The government’s controversial plan to make people under 25 wait four weeks before they are eligible to receive dole payments appears to be dead after Labor, the Greens, the Nick Xenophon Team (NXT) and Jacqui Lambie all confirmed they would vote against it.
Social services minister Christian Porter announced the changes to welfare, paid parental leave and family tax benefits on Wednesday, wrapping it all up as part of the government's mega (Omnibus) Bill.
Buried deep within the mega bill was the reintroduced plan to make jobseekers under the age of 25 wait an extra four weeks before accessing Newstart payments (otherwise known as the the dole).
It would also push all under 25s off Newstart ($529 per fortnight) onto the lower paying Youth Allowance ($437 per fortnight), leaving young people $92 poorer each fortnight.
These so-called "zombie measures" have been haunting the government for years. They were first introduced as a six month wait in the 2014 budget by Joe Hockey when he was Treasurer.
The Turnbull government's version would force people under the age of 25 to wait four weeks before they can access any form of financial welfare, in the hope jobseekers would find a job and not need Newstart.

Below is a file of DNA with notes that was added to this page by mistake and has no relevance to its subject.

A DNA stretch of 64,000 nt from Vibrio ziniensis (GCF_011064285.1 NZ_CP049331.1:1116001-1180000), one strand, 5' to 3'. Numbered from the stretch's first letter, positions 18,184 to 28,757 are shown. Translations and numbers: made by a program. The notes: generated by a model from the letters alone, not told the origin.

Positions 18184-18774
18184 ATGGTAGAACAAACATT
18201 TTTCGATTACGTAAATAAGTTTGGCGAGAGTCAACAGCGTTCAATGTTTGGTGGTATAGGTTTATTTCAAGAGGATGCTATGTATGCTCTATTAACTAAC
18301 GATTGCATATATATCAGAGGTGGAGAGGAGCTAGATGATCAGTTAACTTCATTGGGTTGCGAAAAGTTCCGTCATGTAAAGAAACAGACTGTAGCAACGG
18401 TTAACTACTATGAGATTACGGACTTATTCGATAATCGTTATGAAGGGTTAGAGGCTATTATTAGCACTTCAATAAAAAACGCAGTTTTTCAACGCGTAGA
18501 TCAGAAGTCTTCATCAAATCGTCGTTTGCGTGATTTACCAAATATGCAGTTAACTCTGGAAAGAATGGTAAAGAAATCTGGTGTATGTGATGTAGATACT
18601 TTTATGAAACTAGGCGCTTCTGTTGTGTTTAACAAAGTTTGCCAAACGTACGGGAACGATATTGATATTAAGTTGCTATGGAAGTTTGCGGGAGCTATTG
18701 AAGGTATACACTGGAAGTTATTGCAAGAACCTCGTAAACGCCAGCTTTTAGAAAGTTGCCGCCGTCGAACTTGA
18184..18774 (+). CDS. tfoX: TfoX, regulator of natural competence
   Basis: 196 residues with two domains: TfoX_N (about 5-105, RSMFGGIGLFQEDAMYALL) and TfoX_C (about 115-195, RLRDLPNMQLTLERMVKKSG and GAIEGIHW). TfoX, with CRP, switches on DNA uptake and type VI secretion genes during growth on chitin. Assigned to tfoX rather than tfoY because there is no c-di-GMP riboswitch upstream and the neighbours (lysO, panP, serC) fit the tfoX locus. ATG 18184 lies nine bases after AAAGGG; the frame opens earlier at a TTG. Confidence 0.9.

Officials from the Department of Social Services have previously admitted to BuzzFeed News that there had been no modelling to suggest lowering payments or enforcing a waiting time would result in young people getting a job.
The government tried and failed to get the dole wait through parliament last year, and it looks like it won't get through this time either.
NXT called the wait “fundamentally unfair”, saying it didn't understand how young people who are starving and can't afford to pay rent will be more incentivised to get a job.
Lambie thinks any waiting period is “stupid” and a “bucket of shit”, saying it could result in young people taking their own lives.
The youth unemployment rate remains double the national average at 12.8%, with 272,400 young Australians out of work.
Liberal Democrat David Leyonhjelm plans to vote in favour of the dole wait, while One Nation and Derryn Hinch are still weighing up their options.
Pauline Hanson said previously she thinks it’s “very wise” to have a waiting period, but doesn’t think four weeks is long enough.
“Kids who leave school, or young adults, they can leave school at 15 years of age and I think if they see this golden egg there and [think], 'We can receive this money'... I don’t think it’s an incentive for kids to get out and go to work.”
After Cory Bernardi's defection and the two vacancies caused by Bob Day and Rodney Culleton's departures, the government needs nine out of 10 cross benchers to pass anything opposed by the Greens and Labor in the Senate.
This means that the four week dole wait is dead.
Alice Workman is a political reporter for BuzzFeed News and is based in Canberra.
Contact Alice Workman at firstname.lastname@example.org.
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